Go, Went, Gone

Jenny Erpenbeck

Translated by Susan Bernofsky

Published by New Directions US, Portobello UK September 2017

Reviewed by Elsbeth Lindner

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What is fiction for?

One answer can be found in prize-winning German novelist Erpenbeck’s new novel, a heart-opening story of contemporary immigration to Germany which, in calm tones, asks question both simple and profound about perhaps the most politically seismic issue of our day.

The narrative is written from the perspective of Richard, a retired and widowed classics professor living in middle-class comfort in what was once East Berlin, where he grew up under an absolutist regime that eventually crumbled in a matter of weeks. Through Richard’s eyes, readers come to view the individual horrors and collective misery of a handful of the people who fled their countries, crossed the Mediterranean in immense peril and were welcomed into the unified nation by Angela Merkel.

Escaping wars and massacres in their own or adopted African nations – Niger, Libya, Burkina Faso – these men (Erpenbeck does not include women or children although they are glimpsed on the periphery) are given identity and context by Richard who, cast adrift from his professional life, creates a project for himself of interviewing them, asking about family, food, custom, belief and experience. Thus a group of individuals emerges from the nameless throng, given classical, mnemonic identities by Richard (in, presumably, an ironic nod by the author to the cliché of racial non-recognition), like Thunderbolt-hurler for Rashid, a man of imposing physique, or Apollo, for a young Tuareg man with abundant curls.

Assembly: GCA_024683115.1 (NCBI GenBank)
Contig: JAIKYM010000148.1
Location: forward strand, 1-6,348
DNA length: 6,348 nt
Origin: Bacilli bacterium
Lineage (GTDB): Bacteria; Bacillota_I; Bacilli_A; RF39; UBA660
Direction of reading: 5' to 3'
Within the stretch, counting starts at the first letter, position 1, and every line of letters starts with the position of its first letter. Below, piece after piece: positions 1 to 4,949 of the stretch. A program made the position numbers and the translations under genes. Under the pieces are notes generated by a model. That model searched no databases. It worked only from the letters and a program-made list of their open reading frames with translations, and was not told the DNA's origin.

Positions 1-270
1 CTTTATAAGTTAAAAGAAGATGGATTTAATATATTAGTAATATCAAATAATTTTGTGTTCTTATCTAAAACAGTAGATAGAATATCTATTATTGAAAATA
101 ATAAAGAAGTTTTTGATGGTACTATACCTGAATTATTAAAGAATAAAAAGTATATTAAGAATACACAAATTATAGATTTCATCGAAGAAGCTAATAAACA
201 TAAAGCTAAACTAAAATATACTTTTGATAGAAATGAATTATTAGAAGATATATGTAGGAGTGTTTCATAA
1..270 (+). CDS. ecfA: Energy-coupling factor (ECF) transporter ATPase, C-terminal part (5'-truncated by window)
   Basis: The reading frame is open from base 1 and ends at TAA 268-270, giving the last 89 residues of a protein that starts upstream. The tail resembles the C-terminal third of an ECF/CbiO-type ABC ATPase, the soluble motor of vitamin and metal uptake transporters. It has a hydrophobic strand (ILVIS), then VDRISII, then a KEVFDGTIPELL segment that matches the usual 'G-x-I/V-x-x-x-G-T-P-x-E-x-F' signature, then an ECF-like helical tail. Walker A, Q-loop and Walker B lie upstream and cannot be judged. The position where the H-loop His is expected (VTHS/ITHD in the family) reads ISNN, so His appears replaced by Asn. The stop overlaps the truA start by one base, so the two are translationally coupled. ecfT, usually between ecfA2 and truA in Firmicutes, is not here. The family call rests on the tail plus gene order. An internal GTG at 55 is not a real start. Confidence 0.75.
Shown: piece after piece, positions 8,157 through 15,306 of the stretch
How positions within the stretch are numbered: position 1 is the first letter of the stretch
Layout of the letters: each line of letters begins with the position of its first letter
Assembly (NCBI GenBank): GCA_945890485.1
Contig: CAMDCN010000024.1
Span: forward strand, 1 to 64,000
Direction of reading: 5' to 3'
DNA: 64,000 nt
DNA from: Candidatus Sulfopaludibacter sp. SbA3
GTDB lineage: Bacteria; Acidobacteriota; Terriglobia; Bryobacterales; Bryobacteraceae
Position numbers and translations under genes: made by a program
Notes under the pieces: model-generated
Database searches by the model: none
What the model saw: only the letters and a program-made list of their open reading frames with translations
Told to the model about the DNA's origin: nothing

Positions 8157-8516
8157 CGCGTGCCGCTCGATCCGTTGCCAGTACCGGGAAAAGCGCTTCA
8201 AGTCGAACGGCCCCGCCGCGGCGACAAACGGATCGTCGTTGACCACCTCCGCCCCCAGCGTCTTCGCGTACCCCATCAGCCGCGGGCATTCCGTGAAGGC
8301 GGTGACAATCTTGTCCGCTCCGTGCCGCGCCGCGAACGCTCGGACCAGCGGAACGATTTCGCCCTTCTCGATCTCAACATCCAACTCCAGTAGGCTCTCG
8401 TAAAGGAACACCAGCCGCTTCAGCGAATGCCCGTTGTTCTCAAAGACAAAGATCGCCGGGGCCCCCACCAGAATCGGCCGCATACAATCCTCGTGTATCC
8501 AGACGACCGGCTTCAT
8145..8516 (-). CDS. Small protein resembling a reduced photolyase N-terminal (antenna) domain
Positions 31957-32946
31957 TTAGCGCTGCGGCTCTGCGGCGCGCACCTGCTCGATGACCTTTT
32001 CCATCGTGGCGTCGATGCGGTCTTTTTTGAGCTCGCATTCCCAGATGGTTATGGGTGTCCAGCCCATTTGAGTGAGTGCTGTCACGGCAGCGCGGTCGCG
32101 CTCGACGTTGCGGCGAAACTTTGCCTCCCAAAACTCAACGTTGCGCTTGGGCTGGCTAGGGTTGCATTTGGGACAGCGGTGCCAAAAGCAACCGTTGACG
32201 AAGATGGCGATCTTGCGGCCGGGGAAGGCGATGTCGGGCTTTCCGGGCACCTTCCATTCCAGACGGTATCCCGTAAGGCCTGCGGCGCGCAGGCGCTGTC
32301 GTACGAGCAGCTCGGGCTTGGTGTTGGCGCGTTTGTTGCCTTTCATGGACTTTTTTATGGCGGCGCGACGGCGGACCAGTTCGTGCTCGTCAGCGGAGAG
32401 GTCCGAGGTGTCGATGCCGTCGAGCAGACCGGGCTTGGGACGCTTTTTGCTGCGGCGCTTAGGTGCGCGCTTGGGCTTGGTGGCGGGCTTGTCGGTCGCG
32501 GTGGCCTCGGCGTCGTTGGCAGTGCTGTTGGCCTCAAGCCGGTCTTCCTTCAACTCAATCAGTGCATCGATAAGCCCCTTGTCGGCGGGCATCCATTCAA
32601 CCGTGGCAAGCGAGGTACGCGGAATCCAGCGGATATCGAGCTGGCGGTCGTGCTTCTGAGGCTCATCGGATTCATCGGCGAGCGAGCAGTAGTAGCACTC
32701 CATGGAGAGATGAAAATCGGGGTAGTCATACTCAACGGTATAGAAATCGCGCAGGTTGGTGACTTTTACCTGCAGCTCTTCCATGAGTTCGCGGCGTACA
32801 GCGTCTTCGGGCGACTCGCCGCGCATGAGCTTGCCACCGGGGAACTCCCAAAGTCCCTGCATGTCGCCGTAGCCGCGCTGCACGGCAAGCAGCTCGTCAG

But there is nothing disparaging about Richard’s involvement with these survivors, instead we see curiosity,  instinctive empathy and a large measure of self-scrutiny as he comes to understand their stories and losses, and the Kafka-esque impossibility of their situations as, trapped in a thicket of supposedly humane rules and laws, they are systematically repressed and crushed.

Richard is too old to be a firebrand and of the wrong temperament for political activism. Instead, he simply makes friends with these figures, offering his piano to Osarobo who wants to play; accompanying Rufu to the dentist. And of course it’s a two-way street. By visiting the men and becoming acquainted with them, teaching them German and assisting in other ways, Richard’s own life expands too. Rashid even keeps Richard company over what would otherwise have been an empty Christmas. Richard’s most heroic act is to buy a piece of land in Ghana – the cost is compared to, and scarcely eclipses, the price of the new lawn-mower he had been considering – for one of the men, thereby lifting a lifetime’s burden of obligation from the African’s shoulders.

Erpenbeck’s voice in all this is unostentatious, restrained, yet powerfully incisive, asking questions at multiple levels, about the meaning of time, history, race, peace, humanity. Her enquiries, sometimes shocking, rarely clichéd, are frequently bolstered by classical reference or quotation which lend an additional if significantly Western element of insight.

This is a cerebral book, and unashamedly so, invoking European culture both good and bad as a counterpoint to contemporary, non-‘first world’ events. Best of all, it looks nationalism, morality and behavior straight in the eye, and challenges any reader to consider her/his own stance.

Isn’t that what fiction’s for?

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